A lot of people are disappointed to find out that their credit score has gone down after opening up a new credit card. In some cases the credit score goes down twice, once directly after an application and then again sometime around a month or two later. This causes a lot of worry but it’s completely normal when this happens and it’s only temporary. Here’s what’s likely going on when this happens.
How is a credit score determined?
To understand what’s happening, you first need to have a good grasp on how credit scores are determined. There are a number of different types of credit scores but the one most commonly used is the FICO model. Your FICO credit score is determined by the following categories:
- Payment History (35%)
- Utilization (30%)
- Credit History (15%)
- New Credit (10%)
- Mixed Credit (10%)
In this instance, the biggest factor that will be negatively affected is the new credit category that makes up 10% of your score. New credit looks two major things affected here: recent inquiries and new accounts opened.
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When you apply for a line of credit, the lending institution will typically do a hard pull on your credit report. (I say “typically” because some banks such as American Express do not always conduct a hard pull on your credit report.)
For many, this hard pull results in about a 3 to 5 point drop in your score. But that is just the average drop you would typically expect.
For lower credit scores or for people with thin credit profiles this drop could be much higher (even over ten points). This is especially true if you have back to back inquiries within a matter of days or weeks.
For those with more established credit reports (or people with perfect credit scores) the drop could be negligible. I’ve even heard reports of people not seeing a drop at all in their credit score, though that seems to be pretty uncommon.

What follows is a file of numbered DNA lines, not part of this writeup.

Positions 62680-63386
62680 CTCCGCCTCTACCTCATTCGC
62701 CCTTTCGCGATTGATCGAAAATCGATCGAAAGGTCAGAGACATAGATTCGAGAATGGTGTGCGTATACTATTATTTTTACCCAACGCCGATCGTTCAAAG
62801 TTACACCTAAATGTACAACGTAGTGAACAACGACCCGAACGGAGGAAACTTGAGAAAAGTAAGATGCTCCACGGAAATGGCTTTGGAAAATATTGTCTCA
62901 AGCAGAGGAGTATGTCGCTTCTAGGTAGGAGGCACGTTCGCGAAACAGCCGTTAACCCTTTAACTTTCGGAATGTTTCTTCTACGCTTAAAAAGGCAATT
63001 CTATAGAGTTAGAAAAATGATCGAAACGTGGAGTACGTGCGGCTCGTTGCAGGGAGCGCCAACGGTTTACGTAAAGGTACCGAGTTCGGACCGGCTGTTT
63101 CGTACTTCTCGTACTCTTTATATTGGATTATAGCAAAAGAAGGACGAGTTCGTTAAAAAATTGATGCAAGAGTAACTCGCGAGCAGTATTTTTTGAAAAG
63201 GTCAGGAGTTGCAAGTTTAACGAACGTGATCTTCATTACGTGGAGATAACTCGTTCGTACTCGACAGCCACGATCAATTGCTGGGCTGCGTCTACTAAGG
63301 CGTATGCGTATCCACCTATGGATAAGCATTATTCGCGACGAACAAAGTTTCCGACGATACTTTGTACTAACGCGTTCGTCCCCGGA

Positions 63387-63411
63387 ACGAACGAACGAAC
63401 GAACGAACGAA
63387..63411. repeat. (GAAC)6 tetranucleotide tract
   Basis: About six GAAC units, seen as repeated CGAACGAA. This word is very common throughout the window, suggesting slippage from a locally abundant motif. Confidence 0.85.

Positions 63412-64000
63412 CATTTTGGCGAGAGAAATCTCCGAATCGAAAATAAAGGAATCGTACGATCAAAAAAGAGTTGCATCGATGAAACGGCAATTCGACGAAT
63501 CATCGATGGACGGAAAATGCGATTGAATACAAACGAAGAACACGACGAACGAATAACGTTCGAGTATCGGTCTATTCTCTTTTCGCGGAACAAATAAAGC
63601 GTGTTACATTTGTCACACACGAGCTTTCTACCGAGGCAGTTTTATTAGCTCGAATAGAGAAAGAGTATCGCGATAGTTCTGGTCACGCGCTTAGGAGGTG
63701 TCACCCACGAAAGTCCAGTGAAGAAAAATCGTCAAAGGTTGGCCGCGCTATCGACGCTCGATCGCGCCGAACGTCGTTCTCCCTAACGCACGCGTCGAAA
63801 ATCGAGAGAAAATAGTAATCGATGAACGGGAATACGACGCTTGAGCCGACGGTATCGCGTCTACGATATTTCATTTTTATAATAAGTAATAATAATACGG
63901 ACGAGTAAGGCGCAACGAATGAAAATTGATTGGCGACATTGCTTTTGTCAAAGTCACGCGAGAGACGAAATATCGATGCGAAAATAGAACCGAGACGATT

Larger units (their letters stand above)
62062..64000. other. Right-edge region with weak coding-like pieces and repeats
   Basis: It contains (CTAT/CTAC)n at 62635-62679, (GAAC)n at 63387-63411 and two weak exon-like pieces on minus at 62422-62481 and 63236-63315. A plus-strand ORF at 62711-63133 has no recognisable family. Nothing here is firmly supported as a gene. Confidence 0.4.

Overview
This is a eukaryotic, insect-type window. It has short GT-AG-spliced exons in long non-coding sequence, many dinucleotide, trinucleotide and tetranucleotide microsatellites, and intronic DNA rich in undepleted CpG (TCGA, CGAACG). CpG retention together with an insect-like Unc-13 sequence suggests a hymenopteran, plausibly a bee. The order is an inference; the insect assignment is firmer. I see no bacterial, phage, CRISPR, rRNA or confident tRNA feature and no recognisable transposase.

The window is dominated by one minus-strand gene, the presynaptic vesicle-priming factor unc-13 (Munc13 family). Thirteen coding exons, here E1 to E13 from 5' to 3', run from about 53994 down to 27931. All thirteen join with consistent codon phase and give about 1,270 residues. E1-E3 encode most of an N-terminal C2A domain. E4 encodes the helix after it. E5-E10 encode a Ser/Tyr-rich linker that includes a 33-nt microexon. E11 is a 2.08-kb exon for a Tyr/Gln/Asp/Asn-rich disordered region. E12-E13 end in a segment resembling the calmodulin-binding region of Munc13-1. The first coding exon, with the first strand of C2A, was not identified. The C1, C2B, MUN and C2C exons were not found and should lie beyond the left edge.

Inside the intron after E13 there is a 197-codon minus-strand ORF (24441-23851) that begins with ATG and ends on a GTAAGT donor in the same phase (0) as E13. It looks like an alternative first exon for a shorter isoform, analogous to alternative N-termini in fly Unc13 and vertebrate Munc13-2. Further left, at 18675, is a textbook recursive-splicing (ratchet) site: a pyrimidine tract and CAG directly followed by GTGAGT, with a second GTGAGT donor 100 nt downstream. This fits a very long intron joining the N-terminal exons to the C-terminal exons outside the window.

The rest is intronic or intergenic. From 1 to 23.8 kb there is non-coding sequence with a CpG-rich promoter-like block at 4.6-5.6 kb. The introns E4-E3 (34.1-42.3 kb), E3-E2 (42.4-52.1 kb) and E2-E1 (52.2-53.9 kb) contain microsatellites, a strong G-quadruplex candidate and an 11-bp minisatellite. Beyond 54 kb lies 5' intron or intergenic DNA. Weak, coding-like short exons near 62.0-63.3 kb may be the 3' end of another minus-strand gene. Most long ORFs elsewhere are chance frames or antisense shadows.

Most of the time, the drop in your credit score from a hard pull will be instant. In fact, I have even seen a hard inquiry notification show up before a credit card application is finished processing.
If you check your credit score right before and after you submit an online application for a credit card you will likely see that your score has already dropped. The good news is that the negative effect of these inquiries will diminish in roughly 60 to 90 days.
At that point your score should start to recover or already be completely recovered from the hard pulls. After 12 months, the hard pulls will no longer affect your FICO score and after 2 years the inquiries will disappear entirely from your credit report.
A lot of people are aware of the first drop caused by hard inquiries, but I still get emails from people who are concerned when their score inexplicably drops a second time, usually around a month later. There is often a simple explanation for this.
Related: How Do Credit Inquiries (Hard Pulls) Affect Your Credit Score?
New accounts opened
In addition to hard pulls, new accounts will also often drop your score but it may not be instantly. this is because some banks take a few weeks (or even months) to report a new account to your credit report. For example, many times it takes approximately 45 to 60 days for an American Express account to appear on your credit report.